This fall’s pumpkin crop has been better than average in Morton, Ill., a place that calls itself the “pumpkin capital of the world.”
The village, which is home to the Libby’s pumpkin packing plant, claims it supplies about 80 percent of the world’s canned pumpkin.
Ackerman Farms grows more than 160 different varieties of pumpkins, gourds and squash. These include processing pumpkins — which the farm sells to the Libby’s plant for canning — and ornamental pumpkins like those used for jack-o’-lanterns.
“People tease us a little bit that we’re the pumpkin people,” farm owner John Ackerman said.
Mohammad Babadoost, a professor in the Department of Crop Sciences at the University of Illinois at Urbana-Champaign, said pumpkins are a valuable crop in Illinois.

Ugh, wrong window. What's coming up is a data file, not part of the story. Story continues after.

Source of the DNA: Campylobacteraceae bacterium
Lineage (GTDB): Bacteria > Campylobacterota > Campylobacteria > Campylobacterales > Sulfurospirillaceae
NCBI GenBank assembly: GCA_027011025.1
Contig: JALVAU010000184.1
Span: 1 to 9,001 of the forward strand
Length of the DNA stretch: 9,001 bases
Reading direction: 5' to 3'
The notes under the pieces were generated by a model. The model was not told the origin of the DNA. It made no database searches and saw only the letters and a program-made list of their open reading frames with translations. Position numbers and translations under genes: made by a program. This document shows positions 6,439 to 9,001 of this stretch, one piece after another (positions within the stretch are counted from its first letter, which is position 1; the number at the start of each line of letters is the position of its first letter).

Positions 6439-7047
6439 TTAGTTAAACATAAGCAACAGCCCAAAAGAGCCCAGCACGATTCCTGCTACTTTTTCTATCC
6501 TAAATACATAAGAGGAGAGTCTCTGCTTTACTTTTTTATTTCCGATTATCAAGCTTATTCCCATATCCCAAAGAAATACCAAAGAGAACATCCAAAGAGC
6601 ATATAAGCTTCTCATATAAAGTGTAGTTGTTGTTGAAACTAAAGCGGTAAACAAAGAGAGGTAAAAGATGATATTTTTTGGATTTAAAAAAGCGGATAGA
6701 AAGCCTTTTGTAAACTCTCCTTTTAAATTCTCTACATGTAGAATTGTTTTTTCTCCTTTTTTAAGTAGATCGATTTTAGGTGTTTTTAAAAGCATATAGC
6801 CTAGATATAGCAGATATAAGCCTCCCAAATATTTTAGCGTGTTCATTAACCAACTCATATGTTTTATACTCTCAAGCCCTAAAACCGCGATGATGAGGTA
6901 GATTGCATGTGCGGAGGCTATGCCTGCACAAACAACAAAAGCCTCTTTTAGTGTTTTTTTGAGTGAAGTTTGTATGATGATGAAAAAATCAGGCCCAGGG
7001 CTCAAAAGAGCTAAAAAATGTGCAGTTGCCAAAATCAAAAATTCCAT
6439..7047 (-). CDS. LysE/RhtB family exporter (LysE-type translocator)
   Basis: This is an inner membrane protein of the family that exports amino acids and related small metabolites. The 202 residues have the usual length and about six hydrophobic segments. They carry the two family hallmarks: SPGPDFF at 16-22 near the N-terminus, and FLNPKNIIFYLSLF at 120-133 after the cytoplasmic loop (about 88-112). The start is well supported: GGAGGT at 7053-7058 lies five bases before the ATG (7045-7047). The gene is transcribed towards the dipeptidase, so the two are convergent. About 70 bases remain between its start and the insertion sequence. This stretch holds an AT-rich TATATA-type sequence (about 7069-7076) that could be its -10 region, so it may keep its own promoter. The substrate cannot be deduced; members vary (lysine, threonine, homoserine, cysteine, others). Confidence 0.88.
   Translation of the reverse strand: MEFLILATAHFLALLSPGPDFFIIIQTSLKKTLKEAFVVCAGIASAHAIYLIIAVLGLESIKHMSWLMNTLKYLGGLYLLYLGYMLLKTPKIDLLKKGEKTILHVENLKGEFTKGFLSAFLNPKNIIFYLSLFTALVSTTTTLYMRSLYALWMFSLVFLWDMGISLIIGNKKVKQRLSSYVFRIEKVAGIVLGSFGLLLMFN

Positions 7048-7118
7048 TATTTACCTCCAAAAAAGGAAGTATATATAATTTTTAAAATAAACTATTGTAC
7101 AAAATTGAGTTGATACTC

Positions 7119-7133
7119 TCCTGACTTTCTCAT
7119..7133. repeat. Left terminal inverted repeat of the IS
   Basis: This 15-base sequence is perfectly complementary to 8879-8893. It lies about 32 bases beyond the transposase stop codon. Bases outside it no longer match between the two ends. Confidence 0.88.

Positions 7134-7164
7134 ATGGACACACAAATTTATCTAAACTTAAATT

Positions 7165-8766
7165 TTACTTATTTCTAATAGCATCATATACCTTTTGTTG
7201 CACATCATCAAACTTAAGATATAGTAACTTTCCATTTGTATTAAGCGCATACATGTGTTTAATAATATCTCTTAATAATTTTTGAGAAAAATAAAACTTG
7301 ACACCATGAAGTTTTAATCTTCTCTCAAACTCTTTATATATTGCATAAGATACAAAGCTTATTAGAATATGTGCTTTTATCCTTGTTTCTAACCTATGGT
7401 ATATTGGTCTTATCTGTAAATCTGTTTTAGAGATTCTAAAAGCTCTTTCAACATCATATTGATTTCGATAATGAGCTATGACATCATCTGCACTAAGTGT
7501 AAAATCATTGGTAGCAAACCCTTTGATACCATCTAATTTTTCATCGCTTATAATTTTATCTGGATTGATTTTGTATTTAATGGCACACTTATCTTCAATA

“It is considered the most important cash crop among vegetable crops [in the state],” Babadoost said.
Babadoost estimated one acre of processed pumpkins could be worth as much as $12,000.
The orange gourd also generates tourism dollars for Morton, which is about 165 miles southwest of Chicago.
According to Leigh Ann Brown, executive director of Morton’s Chamber of Commerce, the town’s annual pumpkin festival attracts tens of thousands of visitors each year.
Last year, Illinois pumpkin crops took a hit because of rainy weather.
Ackerman said some of his fellow farmers lost as much as 90 percent of their harvests in 2015, but this year the Halloween harvest looks much less spooky.
“This year, we’re all having a pretty good year,” Ackerman said.
Claire Donnelly is a reporter for WBEZ. Follow her @_clairetweets.